From Field to Fork
We mainly obtain our organically cultivated grain from regional farmers and from the Dutch Organic Grain Pool during the harvest months July and August. But what happens next? What does an organic production process entail? How do we make our tasty cereals, crispy flakes and crunchy mueslis?
The grain arrives in bulk consignments or in bags, usually still containing remnants of straw, coarse weed stalks, grit, and empty and damaged husks. We extract all these things with a pre-cleaner, which resembles a large vacuum cleaner. On arrival, the grain can still contain approximately 18 to 20% moisture.
To store grain so that it does not spoil, the moisture content may not be higher than 16%. If necessary, we air-dry our grain after pre-cleaning. In order to retain the germination capacity, the drying temperature may not be hotter than 40 degrees Celsius.
After drying, we store the grain in silos. To avoid inadvertently mixing batches, each type of grain is assigned its own dedicated silo as much as possible. We keep the grain at the right temperature by regularly aerating the silos. We carefully monitor the temperature every day during and immediately after the harvest and once a week thereafter.
4. Hulling Oats and Barley
Most types of grain do not have to be hulled or we can by them pre-hulled. This does not apply to oats and barley so we have to hull them before further processing. Oat seeds are loose, but barley seeds cling to the husk, which means they have to hulled using different methods. We put oat husks in a kind of centrifuge, in which the seeds are released. We grind barley husks together under a peeling roller, which releases the seeds. We are able to do this without damaging the bran or the kernel so that the nutritional value is largely preserved.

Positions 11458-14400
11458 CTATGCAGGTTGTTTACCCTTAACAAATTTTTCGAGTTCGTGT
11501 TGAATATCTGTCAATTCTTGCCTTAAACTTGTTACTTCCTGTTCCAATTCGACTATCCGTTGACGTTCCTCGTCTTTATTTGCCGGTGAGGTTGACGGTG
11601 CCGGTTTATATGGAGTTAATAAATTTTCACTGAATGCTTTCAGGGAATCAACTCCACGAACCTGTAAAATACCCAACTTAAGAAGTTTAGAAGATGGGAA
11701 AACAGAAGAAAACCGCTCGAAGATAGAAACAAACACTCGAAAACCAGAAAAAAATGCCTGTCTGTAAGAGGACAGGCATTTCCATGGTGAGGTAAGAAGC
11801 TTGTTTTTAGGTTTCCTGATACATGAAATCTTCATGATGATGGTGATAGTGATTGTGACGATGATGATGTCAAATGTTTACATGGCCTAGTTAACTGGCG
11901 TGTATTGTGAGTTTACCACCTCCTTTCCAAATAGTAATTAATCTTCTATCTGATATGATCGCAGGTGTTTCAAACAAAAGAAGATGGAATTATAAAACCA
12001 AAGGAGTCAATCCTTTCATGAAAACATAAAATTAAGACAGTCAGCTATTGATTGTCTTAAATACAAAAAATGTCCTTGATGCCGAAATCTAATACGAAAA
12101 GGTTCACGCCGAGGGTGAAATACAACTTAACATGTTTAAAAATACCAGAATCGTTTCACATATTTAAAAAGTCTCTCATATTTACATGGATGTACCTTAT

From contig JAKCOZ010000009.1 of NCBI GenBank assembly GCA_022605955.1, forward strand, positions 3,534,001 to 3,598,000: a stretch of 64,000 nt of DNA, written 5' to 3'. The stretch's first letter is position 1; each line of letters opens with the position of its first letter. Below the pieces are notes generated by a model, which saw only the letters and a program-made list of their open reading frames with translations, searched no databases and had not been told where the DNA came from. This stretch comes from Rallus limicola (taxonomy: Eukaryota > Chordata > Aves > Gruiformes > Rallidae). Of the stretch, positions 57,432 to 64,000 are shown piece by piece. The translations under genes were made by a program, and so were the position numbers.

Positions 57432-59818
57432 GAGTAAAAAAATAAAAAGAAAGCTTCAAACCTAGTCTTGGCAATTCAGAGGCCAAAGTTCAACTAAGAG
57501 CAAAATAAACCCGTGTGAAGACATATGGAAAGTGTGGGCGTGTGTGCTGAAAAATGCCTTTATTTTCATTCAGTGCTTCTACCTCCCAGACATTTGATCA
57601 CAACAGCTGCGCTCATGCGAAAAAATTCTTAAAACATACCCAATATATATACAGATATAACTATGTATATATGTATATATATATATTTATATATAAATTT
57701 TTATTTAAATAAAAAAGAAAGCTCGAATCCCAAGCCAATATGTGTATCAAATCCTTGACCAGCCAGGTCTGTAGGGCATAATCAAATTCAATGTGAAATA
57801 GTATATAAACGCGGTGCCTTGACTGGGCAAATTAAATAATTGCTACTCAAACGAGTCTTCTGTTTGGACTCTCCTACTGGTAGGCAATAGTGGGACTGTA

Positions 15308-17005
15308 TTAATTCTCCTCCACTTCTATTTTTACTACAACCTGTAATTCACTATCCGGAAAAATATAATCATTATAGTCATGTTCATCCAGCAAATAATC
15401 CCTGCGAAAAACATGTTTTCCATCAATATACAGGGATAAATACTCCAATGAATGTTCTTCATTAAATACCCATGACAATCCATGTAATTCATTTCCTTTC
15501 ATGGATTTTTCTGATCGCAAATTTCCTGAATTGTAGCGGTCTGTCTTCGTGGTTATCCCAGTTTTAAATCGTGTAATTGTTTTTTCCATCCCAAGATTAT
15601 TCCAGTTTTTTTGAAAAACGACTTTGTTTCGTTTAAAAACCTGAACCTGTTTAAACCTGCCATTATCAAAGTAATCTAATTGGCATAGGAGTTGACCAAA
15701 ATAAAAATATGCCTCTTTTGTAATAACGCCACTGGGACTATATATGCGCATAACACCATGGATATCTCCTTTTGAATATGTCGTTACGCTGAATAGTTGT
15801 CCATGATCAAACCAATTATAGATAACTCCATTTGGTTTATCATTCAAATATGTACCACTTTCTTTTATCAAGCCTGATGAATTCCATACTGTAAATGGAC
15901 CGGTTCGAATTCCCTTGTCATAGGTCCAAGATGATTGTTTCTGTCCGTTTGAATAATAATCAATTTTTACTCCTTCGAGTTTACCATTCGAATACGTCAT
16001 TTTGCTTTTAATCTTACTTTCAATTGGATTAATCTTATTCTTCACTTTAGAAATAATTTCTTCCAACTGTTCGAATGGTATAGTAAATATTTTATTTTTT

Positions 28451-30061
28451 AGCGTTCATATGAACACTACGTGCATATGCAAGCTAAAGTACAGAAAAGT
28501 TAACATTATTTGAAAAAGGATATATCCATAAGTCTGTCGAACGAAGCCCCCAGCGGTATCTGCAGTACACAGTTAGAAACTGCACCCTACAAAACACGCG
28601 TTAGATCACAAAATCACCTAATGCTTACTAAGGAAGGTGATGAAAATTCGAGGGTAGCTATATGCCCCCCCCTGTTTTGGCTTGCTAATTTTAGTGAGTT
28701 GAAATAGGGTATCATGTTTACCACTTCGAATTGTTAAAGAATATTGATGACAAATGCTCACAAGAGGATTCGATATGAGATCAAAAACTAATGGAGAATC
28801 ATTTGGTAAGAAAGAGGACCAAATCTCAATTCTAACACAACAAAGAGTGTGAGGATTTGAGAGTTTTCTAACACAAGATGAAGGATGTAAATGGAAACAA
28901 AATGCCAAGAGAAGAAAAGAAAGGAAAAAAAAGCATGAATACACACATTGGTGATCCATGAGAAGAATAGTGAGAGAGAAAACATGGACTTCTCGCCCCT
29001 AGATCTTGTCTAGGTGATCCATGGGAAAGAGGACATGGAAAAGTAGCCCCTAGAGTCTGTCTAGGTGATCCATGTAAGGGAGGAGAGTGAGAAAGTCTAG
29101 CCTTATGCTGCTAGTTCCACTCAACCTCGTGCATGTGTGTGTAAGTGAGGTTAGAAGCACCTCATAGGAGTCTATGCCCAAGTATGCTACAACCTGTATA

To make sure the grain is completely pure, we filter it ‘clean’. We remove any last remnants of dirt on the basis of weight: straw and chaff are lighter than grain, but grit and sand are heavier. We pass the grain through different sieves to make sure it is absolutely clean. Once this has been done, the grain is ready to be crushed into flakes or sold as whole grain in shops.
6. Soaking & Crushing
Before we crush the grain, we soak it for 24 hours. On the next day, we place the grain on a conveyor for pre-heating. We do this for a number of reasons: it makes the grain soft and pliant, specific enzymes that could give the kernel a bitter taste are deactivated and it binds starch granules so that the cereal flakes do not fall apart after they have formed. We then crush the grain into flakes with a roller, and allow them to cool and evaporate moisture.
7. Mixing Muesli
We also make different mueslis from our organic cereal flakes by mixing them with nuts and/or fruit. Before being sent to the packing line, we store muesli mixes in big-bags or in silo bins. Click here to view our assortment of mueslis ranging from 4 and 7 grain flakes and nut muesli to different types of crispy mueslis and crunchies, all made from locally grown cereals.
Our products are packed fully automatically. They are weighed off and packed in biodegradable foil bags which are printed with the product name, bar code and use-by date. At the grouping table at the end of the packing line, we put the bags into larger boxes which are also printed with the product name and use-by date.